Amaro Pargo’s Treasure Chest
The Claim - A Spanish pirate hide a box containing great wealth in a cabin “somewhere”
Amaro Pargo was a Spanish Corsair that lived during the late 17th and first half of the 18th century. A corsair is the Spanish name for a privateer, which is basically a legal pirate that’s only allowed to attack ships of the enemies of the country they belong to.
Amaro Pargo was especially good at being a pirate and managed to hold power over the route between south west Spain and the Caribbean, frequently attacking ships from England and Holland. He became a sort of Spanish Robin hood as he was known to give his earnings to the poor and also made frequent religious donations, which quickly made him famous across the country.
His wealth was considerable by the time he died, as he not only led a long and very successful piracy campaign against Spain’s enemies, but also worked as a trader shipping exotic goods from distant ports to be sold across Europe.
When he died on 14 October 1747, his funeral procession was stopped 9 times along its route by the huge amount the general public who turned up to witness it. Afterwards his heirs inherited vast amounts of land and money, but for some reason he left a special box hidden in one of his cabins.
In his will he wrote about a chest with a carved wood pattern on the lid he kept in his cabin. In the chest was gold jewelry, silver, pearls, Chinese porcelain, paintings, fabrics and precious stones of considerable value.
He went on to explain that the chests contents were itemised in a book wrapped in parchment and marked with the letter “D”, however he didn’t tell anyone where the book actually was.
In his will he does specifically used the word cabin, which can rule out the “house of Amaro Pargo” which has been searched top to bottom many times over the years by hopeful treasure hunters. Another location that can be ruled out is a cave he used to stash goods from time to time, which is the cave of San Mateo in Punta del Hidalgo northeast of Tenerife, but again this place has been searched and no wooden chest found.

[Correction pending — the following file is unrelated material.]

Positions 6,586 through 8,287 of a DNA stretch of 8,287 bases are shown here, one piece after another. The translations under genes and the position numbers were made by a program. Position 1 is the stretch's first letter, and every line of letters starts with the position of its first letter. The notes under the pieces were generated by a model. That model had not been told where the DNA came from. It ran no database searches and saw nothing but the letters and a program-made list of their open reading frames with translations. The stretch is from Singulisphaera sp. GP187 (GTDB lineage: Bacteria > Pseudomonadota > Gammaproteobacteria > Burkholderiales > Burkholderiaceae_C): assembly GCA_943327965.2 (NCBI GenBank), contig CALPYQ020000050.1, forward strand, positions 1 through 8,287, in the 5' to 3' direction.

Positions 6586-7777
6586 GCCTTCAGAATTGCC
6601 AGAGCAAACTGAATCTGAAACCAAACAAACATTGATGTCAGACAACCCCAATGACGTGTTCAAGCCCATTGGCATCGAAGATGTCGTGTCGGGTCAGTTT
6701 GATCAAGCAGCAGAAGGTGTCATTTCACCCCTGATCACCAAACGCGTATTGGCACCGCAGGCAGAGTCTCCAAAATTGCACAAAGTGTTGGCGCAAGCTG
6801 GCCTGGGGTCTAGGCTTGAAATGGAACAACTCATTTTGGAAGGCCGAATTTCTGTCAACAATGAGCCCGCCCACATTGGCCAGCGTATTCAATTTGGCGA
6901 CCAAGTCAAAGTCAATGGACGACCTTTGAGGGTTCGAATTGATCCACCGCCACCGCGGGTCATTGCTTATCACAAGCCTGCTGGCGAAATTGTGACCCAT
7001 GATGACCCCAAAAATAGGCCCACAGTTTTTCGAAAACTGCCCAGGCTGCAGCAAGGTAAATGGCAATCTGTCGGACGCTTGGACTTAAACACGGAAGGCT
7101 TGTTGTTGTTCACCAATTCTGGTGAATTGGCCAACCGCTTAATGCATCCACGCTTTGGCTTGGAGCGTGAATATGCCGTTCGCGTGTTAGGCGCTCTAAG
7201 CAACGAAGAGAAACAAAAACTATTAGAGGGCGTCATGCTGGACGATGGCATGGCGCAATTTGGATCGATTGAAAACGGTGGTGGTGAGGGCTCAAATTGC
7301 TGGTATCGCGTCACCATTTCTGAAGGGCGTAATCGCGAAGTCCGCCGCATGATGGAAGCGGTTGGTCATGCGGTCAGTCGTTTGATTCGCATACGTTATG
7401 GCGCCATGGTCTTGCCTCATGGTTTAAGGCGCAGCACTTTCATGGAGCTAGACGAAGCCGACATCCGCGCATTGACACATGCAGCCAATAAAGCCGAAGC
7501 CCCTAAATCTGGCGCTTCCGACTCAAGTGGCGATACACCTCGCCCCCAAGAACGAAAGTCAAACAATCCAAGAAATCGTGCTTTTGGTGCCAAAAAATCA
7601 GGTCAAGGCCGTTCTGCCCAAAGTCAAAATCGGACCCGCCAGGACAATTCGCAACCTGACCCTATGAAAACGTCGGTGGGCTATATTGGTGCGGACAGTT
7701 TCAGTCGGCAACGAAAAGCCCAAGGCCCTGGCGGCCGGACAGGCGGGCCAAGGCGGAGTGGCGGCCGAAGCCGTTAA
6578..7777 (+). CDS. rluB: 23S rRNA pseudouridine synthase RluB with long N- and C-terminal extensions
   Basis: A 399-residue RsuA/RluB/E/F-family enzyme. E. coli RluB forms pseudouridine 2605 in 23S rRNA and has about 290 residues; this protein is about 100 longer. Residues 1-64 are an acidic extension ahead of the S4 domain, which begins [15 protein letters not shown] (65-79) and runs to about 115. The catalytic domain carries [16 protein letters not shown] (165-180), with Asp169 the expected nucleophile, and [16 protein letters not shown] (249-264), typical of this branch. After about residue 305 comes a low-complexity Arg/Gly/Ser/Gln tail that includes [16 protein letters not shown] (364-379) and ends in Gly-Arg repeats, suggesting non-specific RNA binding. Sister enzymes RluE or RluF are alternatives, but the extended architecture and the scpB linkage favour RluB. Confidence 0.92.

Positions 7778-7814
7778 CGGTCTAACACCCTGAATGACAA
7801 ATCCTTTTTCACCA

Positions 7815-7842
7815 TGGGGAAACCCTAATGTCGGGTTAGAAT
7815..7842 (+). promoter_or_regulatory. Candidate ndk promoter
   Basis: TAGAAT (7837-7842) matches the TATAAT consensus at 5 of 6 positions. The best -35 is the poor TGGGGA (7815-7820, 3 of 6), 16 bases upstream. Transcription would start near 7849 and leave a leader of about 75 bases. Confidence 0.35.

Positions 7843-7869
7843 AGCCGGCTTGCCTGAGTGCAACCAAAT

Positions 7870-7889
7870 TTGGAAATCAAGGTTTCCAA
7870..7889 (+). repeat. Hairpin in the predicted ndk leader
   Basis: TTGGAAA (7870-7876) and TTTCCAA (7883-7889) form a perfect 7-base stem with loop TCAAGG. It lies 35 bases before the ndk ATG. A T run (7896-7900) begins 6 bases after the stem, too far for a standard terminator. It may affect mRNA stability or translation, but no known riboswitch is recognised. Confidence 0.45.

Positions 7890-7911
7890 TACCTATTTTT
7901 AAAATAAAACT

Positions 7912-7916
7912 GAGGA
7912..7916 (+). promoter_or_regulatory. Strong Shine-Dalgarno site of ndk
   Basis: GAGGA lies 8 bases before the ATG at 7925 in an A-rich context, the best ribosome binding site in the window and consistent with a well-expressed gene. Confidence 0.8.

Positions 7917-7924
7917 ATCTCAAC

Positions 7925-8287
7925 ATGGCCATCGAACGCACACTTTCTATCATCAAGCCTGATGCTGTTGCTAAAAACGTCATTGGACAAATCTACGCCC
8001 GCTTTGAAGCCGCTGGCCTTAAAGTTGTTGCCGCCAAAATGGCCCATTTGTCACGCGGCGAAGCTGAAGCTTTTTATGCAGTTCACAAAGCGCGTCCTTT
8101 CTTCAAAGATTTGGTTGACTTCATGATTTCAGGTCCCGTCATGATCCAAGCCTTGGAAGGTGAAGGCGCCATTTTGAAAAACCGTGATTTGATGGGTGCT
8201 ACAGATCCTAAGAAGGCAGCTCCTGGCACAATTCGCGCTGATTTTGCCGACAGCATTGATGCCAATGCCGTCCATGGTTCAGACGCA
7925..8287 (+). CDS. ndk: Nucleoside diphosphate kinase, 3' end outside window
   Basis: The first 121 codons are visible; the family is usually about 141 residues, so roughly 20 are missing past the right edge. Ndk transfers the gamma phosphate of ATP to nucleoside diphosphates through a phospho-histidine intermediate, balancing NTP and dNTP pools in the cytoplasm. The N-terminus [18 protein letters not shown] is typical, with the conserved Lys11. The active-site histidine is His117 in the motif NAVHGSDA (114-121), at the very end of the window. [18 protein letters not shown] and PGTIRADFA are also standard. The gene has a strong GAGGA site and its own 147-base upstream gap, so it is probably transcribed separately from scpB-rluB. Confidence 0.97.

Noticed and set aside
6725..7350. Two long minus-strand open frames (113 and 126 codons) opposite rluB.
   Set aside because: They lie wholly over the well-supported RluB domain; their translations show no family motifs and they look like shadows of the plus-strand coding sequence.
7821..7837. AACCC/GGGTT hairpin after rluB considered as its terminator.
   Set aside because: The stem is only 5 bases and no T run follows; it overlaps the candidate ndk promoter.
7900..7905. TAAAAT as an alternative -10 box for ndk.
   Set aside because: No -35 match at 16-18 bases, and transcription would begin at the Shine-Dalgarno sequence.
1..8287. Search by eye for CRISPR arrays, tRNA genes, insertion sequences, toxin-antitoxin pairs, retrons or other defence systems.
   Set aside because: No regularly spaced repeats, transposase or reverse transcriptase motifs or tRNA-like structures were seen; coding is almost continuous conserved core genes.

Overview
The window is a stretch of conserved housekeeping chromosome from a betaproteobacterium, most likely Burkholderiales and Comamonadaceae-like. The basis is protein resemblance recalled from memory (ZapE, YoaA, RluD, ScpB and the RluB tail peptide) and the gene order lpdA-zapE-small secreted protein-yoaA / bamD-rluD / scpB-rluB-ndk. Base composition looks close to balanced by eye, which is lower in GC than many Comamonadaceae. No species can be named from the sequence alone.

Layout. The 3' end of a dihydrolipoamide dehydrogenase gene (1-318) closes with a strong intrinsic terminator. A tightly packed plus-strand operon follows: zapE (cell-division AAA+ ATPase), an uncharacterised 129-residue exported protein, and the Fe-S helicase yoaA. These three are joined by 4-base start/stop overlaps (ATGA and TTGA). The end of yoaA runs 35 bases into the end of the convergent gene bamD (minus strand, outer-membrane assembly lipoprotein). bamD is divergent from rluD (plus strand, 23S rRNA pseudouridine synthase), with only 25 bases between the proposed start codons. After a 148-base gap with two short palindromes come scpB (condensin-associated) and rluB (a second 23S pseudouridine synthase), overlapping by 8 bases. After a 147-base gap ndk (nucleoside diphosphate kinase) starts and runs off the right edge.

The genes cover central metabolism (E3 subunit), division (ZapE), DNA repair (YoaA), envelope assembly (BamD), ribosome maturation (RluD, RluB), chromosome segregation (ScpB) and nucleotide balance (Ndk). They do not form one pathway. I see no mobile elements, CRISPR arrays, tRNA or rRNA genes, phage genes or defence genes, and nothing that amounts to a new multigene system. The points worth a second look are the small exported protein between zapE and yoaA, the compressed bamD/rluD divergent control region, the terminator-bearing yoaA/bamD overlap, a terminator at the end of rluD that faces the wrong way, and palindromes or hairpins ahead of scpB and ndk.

Considering he was comfortable enough to hide something of such wealth there, and he used the word “cabin” it would most likely refer to a hunting cabin or small summer cabin, something that people of wealth would normally own in the 18th century.
Unfortunately the chances of the book surviving this long would be zero, and the cabin would have long fell into ruin and rotted into nothing, but perhaps the chest is still buried under where the floor used to be. By now the chest and some of the contents would have decomposed into nothing, such as the fabrics and paintings, but the remaining silver and gold jewelry once owned by the famous Amaro Pargo would be worth millions.
The pirate who is buried in a church - By marktime
There is a little church in San Cristobal de La Laguna, second city of Tenerife, called the church of Santo Domingo where a tombstone lies, just inside the main door to the right, which covers the mortal remains of Amaro Rodríguez Felipe, better known as Amaro Pargo. Pargo is a species of fish called Porgy in English. Here then is a fishy character, all the more strange when we learn his history.
Amaro Pargo was a sixteenth century pirate turned corsair, (much in the same way that the pirate known as Francis Drake did the same and now is immortalised as an English hero).
It is said that he started his seafaring as a young cadet and quickly showed his astuteness, on one occasion counseling his captain to feign surrender in a confrontation with a marauding pirate and during the chaos and affray, managed to spike the cannons of the enemy. For this action, in spite of his youth, he was given his first command.
There is no doubt that he then prospered as a merchant, slaver and pirate for he eventually owned great swathes of land, houses, several vineyards and exported wine and aguardiente to Cuba and Venezuela. At some point he received a royal license to harry English and Dutch shipping thus turning from pirate to corsair, not that I suppose it changed much his modus operandi.
As a young man he came under the spell of a nun, 35 years his senior, and they continued a platonic or more likely, a maternalistic relationship until her death. One of the results of this unusual bond was that much of the booty raised through piracy and slave trading was dedicated to the church, especially the poor and so Amaro gained a reputation as a pious Christian, only hanging those unfortunates whom he captured who were not good Catholics, unfortunately again, the majority.
His tombstone bears his coat of arms awarded by the king for his continual raids on the English and Dutch fleets who preyed on the Spanish treasure ships returning with rich cargoes from the New World. It portrays a shield with daggers above a single tibia, surrounded by a ribbon of cannons.
More unusual is that below the shield is the traditional skull and crossbones which are universally associated with piracy, and this particular skull is even more curious, it winks to us, inviting us to speculate whether he really was what his contemporaries assumed.
The side chapel photo shows a recumbent Christ in an ornate canopy cast from solid silver. A legend cast into the base tells us that this work of art was a gift from Amaro Pargo, perhaps some recompense for all the lives he had cut short at the point of a sword and the end of a rope.